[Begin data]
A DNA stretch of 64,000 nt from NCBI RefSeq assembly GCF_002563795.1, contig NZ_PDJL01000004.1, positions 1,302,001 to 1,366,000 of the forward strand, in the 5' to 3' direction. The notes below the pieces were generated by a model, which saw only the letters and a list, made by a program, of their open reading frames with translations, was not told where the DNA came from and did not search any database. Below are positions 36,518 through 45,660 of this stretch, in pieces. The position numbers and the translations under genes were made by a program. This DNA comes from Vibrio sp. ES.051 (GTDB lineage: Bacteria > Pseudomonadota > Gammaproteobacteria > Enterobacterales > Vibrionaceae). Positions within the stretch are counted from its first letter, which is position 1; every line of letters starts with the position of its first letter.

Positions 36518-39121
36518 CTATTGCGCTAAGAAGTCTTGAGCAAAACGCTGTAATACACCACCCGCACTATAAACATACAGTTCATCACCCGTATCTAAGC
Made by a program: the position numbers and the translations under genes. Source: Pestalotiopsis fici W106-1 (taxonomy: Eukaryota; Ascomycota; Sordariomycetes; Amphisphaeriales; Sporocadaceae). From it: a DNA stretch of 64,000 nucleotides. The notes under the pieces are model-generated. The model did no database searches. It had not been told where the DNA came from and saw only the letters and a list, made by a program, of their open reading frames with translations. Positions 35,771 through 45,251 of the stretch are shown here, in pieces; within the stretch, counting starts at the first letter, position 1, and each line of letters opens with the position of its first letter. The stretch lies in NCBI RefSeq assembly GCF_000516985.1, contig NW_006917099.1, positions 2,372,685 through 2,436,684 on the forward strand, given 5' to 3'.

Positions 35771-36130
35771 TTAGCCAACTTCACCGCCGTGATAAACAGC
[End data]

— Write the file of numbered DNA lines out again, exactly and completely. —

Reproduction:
A DNA stretch of 64,000 nt from NCBI RefSeq assembly GCF_002563795.1, contig NZ_PDJL01000004.1, positions 1,302,001 to 1,366,000 of the forward strand, in the 5' to 3' direction. The notes below the pieces were generated by a model, which saw only the letters and a list, made by a program, of their open reading frames with translations, was not told where the DNA came from and did not search any database. Below are positions 36,518 through 45,660 of this stretch, in pieces. The position numbers and the translations under genes were made by a program. This DNA comes from Vibrio sp. ES.051 (GTDB lineage: Bacteria > Pseudomonadota > Gammaproteobacteria > Enterobacterales > Vibrionaceae). Positions within the stretch are counted from its first letter, which is position 1; every line of letters starts with the position of its first letter.

Positions 36518-39121
36518 CTATTGCGCTAAGAAGTCTTGAGCAAAACGCTGTAATACACCACCCGCACTATAAACATACAGTTCATCACCCGTATCTAAGC
Made by a program: the position numbers and the translations under genes. Source: Pestalotiopsis fici W106-1 (taxonomy: Eukaryota; Ascomycota; Sordariomycetes; Amphisphaeriales; Sporocadaceae). From it: a DNA stretch of 64,000 nucleotides. The notes under the pieces are model-generated. The model did no database searches. It had not been told where the DNA came from and saw only the letters and a list, made by a program, of their open reading frames with translations. Positions 35,771 through 45,251 of the stretch are shown here, in pieces; within the stretch, counting starts at the first letter, position 1, and each line of letters opens with the position of its first letter. The stretch lies in NCBI RefSeq assembly GCF_000516985.1, contig NW_006917099.1, positions 2,372,685 through 2,436,684 on the forward strand, given 5' to 3'.

Positions 35771-36130
35771 TTAGCCAACTTCACCGCCGTGATAAACAGC